Because a MOVE applies to a set of messages, it might fail partway through the set. Regardless of whether the command is successful in moving the entire set, each individual message SHOULD either be moved or unaffected. The server MUST leave each message in a state where it is in at least one of the source or target mailboxes (no message can be lost or orphaned). The server SHOULD NOT leave any message in both mailboxes (it would be bad for a partial failure to result in a bunch of duplicate messages). This is true even if the server returns a tagged NO response to the command.
Because of the similarity of MOVE to COPY, extensions that affect COPY affect MOVE in the same way. Response codes such as TRYCREATE (see [RFC3501], Section 6.4.7), as well as those defined by extensions, are sent as appropriate. See Section 4 for more information about how MOVE interacts with other IMAP extensions.
C: a UID MOVE 42:69 foo S: * OK [COPYUID 432432 42:69 1202:1229] S: * 22 EXPUNGE S: (more expunges) S: a OK Done
Note that the server may send unrelated EXPUNGE responses as well, if any happen to have been expunged at the same time; this is normal IMAP operation.
Note that moving a message to the currently selected mailbox (that is, where the source and target mailboxes are the same) is allowed when copying the message to the currently selected mailbox is allowed.
The server may send EXPUNGE (or VANISHED) responses before the tagged response, so the client cannot safely send more commands with message sequence number arguments while the server is processing MOVE or UID MOVE.
Both MOVE and UID MOVE can be pipelined with other commands, but care has to be taken. Both commands modify sequence numbers and also allow unrelated EXPUNGE responses. The renumbering of other messages in the source mailbox following any EXPUNGE response can be surprising and makes it unsafe to pipeline any command that relies on message sequence numbers after a MOVE or UID MOVE. Similarly, MOVE cannot be pipelined with a command that might cause message renumbering. See [RFC3501], Section 5.5, for more information about ambiguities as well as handling requirements for both clients and servers.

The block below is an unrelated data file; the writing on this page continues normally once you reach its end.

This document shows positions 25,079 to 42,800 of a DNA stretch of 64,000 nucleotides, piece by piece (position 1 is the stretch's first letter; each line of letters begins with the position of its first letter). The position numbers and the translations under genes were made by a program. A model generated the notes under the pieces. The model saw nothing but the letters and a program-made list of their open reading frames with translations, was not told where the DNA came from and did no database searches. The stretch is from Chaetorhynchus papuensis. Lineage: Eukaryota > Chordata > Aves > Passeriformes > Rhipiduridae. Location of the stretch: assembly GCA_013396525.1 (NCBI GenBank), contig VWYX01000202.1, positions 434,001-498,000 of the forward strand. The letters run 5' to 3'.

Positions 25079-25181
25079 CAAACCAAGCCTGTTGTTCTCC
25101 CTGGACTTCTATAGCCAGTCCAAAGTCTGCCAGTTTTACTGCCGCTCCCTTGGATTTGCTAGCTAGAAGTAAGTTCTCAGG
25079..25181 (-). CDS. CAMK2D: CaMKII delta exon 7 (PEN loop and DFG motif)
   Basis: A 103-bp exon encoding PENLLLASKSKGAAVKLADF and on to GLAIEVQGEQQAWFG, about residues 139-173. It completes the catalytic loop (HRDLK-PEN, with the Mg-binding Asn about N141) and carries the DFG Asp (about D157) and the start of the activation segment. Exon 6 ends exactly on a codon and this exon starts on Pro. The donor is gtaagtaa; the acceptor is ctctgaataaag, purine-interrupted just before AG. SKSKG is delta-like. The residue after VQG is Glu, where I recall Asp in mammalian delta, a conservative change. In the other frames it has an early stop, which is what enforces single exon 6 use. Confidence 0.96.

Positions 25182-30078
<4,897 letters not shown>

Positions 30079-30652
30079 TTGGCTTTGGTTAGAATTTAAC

4. Interaction with Other Extensions
This section describes how MOVE interacts with some other IMAP extensions.
4.1. RFC 2087, QUOTA
The QUOTA extension (defined by [RFC2087]) may interact with MOVE on some servers, in the sense that a MOVE command may succeed where COPY would cause a quota overrun.
4.2. RFC 4314, Access Control List (ACL)
The ACL rights [RFC4314] required for MOVE and UID MOVE are the union of the ACL rights required for UID STORE, UID COPY, and UID EXPUNGE.
4.3. RFC 4315, UIDPLUS
Servers implementing UIDPLUS are also advised to send the COPYUID response code in an untagged OK before sending EXPUNGE or moved responses. (Sending COPYUID in the tagged OK, as described in the UIDPLUS specification, means that clients first receive an EXPUNGE for a message and afterwards COPYUID for the same message. It can be unnecessarily difficult to process that sequence usefully.)
4.4. RFC 5162, QRESYNC
The QRESYNC extension [RFC5162] states that the server SHOULD send VANISHED rather than EXPUNGE in response to the UID EXPUNGE command. The same requirement applies to MOVE, and a QRESYNC-enabled client needs to handle both VANISHED and EXPUNGE responses to a UID MOVE command.
If the server is capable of storing modification sequences for the selected mailbox, it MUST increment the per-mailbox mod-sequence if at least one message was permanently moved due to the execution of the MOVE/UID MOVE command. For each permanently removed message, the server MUST remember the incremented mod-sequence and corresponding UID. If at least one message was moved, the server MUST send the updated per-mailbox modification sequence using the HIGHESTMODSEQ response code (defined in [RFC4551]) in the tagged or untagged OK response.